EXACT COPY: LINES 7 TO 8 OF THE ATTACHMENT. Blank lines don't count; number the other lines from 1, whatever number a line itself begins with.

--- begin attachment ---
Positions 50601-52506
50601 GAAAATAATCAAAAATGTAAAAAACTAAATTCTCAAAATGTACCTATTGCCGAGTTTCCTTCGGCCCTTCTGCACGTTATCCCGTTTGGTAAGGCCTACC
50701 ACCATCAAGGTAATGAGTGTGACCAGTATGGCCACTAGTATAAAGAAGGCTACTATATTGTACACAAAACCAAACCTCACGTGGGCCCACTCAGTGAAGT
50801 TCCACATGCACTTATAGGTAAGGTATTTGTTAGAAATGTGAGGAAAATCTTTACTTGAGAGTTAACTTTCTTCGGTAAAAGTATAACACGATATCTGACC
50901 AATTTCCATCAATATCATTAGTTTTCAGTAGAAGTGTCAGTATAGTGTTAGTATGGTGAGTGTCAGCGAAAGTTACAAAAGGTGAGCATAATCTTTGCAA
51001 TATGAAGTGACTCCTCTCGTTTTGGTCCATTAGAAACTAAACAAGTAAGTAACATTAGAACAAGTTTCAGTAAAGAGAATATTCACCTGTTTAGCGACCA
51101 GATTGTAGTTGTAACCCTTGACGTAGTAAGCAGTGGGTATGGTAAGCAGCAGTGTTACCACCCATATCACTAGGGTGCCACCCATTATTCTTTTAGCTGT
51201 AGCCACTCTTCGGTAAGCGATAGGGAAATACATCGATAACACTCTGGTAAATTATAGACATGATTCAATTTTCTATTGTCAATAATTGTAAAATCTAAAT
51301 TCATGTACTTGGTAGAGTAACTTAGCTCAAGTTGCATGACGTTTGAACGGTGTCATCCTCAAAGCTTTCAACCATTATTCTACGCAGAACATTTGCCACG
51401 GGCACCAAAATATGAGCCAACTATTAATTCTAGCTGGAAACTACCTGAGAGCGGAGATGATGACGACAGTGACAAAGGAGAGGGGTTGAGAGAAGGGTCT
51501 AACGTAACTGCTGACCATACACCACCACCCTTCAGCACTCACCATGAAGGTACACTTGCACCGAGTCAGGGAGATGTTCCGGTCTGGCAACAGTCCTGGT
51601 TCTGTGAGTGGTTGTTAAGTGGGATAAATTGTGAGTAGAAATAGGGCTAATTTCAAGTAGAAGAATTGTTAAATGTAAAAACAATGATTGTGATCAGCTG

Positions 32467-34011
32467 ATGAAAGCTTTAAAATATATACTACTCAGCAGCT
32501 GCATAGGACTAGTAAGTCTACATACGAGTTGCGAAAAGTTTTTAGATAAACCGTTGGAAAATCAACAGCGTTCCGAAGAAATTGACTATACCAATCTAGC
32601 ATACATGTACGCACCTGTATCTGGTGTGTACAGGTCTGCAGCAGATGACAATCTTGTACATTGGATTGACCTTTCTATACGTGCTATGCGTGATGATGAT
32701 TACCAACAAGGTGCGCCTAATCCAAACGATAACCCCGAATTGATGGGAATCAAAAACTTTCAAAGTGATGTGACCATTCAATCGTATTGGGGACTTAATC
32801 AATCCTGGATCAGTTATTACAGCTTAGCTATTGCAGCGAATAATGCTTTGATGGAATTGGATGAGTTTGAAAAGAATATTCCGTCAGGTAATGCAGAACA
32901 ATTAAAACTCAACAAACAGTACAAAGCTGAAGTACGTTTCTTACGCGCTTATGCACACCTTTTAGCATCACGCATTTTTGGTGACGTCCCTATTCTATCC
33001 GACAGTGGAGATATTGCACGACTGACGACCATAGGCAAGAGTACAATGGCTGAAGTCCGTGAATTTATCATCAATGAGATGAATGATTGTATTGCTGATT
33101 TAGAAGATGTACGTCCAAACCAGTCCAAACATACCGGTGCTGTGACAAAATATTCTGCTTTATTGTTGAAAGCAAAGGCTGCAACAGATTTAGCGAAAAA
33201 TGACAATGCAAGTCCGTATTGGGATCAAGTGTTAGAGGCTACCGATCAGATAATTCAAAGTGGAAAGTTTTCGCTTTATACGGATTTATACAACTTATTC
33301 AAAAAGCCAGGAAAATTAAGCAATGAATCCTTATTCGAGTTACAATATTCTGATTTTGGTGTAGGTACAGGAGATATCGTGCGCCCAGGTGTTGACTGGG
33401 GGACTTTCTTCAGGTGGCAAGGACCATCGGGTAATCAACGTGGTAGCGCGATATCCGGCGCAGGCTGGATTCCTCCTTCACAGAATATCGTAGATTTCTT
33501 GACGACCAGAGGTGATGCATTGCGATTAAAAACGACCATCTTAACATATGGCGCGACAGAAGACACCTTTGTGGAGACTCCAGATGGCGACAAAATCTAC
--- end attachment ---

51101 GATTGTAGTTGTAACCCTTGACGTAGTAAGCAGTGGGTATGGTAAGCAGCAGTGTTACCACCCATATCACTAGGGTGCCACCCATTATTCTTTTAGCTGT
51201 AGCCACTCTTCGGTAAGCGATAGGGAAATACATCGATAACACTCTGGTAAATTATAGACATGATTCAATTTTCTATTGTCAATAATTGTAAAATCTAAAT